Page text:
Microbiome of native Australian mammals
Animals live in a microbial world.
Trillions of microorganisms inhabit animals and perform key functions for the host, including the digestion of recalcitrant diets, detoxification, development of the immune system, resilience against pathogens, and possibly even behavioural regulation.
Evidence suggests that some microorganisms are transmitted vertically, and have been coevolving with their animal hosts for millions of years. In shorter timeframes, it is thought that microbiomes can confer more rapid adaptation to changing environmental conditions than host genomes.
In light of the importance of the microbiome to host adaptation and health, most microbiome research to date has focused on humans. However, there is a growing interest in understanding the ecology and evolution of animal microbiomes.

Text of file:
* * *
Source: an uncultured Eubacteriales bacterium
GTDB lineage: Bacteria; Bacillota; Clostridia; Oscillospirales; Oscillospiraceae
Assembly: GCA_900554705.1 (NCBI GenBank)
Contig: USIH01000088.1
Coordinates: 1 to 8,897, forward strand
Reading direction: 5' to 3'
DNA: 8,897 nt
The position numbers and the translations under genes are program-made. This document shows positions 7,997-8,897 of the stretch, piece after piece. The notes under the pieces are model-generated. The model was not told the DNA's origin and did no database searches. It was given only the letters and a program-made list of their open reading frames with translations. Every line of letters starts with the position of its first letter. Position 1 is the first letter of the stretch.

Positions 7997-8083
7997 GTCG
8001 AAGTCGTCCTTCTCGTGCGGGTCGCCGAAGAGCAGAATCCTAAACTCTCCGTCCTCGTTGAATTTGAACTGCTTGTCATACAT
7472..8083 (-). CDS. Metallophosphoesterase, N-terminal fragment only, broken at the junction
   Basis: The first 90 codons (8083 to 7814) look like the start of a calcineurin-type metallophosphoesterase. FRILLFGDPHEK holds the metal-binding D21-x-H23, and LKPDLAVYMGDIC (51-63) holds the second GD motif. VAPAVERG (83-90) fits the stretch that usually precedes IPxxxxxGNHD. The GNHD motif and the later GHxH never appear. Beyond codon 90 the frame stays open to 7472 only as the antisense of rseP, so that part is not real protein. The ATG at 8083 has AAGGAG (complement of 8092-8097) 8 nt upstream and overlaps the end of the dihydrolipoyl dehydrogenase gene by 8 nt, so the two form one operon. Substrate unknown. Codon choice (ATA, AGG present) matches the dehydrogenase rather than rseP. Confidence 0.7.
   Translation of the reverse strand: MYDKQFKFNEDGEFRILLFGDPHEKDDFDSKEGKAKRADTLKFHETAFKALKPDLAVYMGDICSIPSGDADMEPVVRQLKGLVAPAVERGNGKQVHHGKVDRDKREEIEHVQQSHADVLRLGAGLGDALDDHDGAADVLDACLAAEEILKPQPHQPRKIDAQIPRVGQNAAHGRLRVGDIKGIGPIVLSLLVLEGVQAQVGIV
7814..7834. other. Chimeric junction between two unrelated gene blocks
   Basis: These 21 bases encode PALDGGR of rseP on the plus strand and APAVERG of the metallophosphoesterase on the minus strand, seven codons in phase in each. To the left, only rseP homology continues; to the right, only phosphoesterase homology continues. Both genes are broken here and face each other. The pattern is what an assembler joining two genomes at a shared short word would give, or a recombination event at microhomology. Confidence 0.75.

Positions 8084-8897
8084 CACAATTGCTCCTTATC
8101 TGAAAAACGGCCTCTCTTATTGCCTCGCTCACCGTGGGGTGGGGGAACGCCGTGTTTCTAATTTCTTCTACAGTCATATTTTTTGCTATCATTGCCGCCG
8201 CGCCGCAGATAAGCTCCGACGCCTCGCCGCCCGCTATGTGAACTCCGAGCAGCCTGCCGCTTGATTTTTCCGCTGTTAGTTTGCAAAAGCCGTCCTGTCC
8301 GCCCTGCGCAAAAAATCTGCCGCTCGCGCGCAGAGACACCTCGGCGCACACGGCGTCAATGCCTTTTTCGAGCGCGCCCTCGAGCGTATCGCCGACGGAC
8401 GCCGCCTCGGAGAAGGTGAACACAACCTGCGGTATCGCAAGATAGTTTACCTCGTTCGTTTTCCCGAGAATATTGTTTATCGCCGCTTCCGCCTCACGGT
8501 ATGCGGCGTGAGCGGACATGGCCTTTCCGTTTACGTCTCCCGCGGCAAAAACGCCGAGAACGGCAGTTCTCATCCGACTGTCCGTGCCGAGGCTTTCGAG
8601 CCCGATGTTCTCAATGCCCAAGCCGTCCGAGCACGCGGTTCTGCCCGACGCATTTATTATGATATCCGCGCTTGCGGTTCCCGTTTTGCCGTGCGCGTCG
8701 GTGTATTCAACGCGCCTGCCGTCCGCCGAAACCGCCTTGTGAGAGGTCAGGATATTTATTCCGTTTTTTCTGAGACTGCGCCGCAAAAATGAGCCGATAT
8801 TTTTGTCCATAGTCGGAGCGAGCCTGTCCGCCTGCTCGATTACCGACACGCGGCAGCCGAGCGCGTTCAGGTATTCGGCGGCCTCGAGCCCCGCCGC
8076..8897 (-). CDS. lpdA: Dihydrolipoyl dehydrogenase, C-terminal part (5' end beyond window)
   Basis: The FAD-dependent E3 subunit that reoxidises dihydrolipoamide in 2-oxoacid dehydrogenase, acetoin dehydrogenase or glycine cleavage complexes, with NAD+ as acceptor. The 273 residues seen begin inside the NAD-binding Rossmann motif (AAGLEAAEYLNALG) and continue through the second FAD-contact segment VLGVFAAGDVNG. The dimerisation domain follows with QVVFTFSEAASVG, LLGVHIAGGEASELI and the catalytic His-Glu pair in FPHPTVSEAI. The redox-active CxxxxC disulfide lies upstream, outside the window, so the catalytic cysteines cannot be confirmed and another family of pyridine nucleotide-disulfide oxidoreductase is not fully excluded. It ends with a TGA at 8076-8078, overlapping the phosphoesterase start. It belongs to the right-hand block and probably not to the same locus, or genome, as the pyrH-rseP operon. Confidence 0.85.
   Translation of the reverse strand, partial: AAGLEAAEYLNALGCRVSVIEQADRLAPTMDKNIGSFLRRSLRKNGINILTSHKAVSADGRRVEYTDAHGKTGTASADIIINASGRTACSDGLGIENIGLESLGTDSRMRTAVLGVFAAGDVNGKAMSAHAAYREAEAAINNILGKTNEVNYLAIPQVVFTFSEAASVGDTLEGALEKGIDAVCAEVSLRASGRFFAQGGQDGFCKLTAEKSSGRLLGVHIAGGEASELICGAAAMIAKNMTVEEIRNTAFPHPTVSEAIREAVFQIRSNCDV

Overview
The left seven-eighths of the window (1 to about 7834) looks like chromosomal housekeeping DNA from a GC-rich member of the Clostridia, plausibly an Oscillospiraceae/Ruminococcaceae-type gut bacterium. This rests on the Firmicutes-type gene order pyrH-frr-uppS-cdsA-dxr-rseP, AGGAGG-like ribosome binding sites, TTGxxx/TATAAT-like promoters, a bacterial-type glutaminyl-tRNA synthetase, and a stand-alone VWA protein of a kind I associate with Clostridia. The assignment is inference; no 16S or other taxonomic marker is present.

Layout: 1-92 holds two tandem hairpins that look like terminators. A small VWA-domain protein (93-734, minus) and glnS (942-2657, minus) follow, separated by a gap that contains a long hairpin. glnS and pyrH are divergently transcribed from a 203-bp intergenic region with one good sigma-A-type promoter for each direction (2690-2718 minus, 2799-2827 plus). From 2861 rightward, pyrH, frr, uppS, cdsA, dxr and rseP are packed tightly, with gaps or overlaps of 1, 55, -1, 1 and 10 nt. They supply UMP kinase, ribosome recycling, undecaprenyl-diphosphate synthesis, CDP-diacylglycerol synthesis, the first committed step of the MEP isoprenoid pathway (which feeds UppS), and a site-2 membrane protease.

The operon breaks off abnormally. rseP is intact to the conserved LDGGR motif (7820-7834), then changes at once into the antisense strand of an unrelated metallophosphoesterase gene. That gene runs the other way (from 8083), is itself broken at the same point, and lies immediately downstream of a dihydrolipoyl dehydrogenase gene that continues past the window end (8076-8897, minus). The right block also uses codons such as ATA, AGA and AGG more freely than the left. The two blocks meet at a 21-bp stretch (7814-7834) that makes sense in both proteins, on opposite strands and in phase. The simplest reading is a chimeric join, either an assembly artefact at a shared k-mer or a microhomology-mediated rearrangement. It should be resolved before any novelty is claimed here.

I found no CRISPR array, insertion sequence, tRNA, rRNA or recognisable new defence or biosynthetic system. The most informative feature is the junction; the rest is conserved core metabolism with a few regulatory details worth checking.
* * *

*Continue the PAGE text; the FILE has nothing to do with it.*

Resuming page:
There are honours projects available to study the microbiomes of our native Australian mammals. Please feel free to get in touch to discuss potential projects.
Whether you're still at high school or planning to join us mid-year, taking a break from study or rethinking your career path, come chat with us at our STEM Careers Night.
You and your parents are invited to join us on campus on Tuesday 12 May to see what’s available in the world of STEM.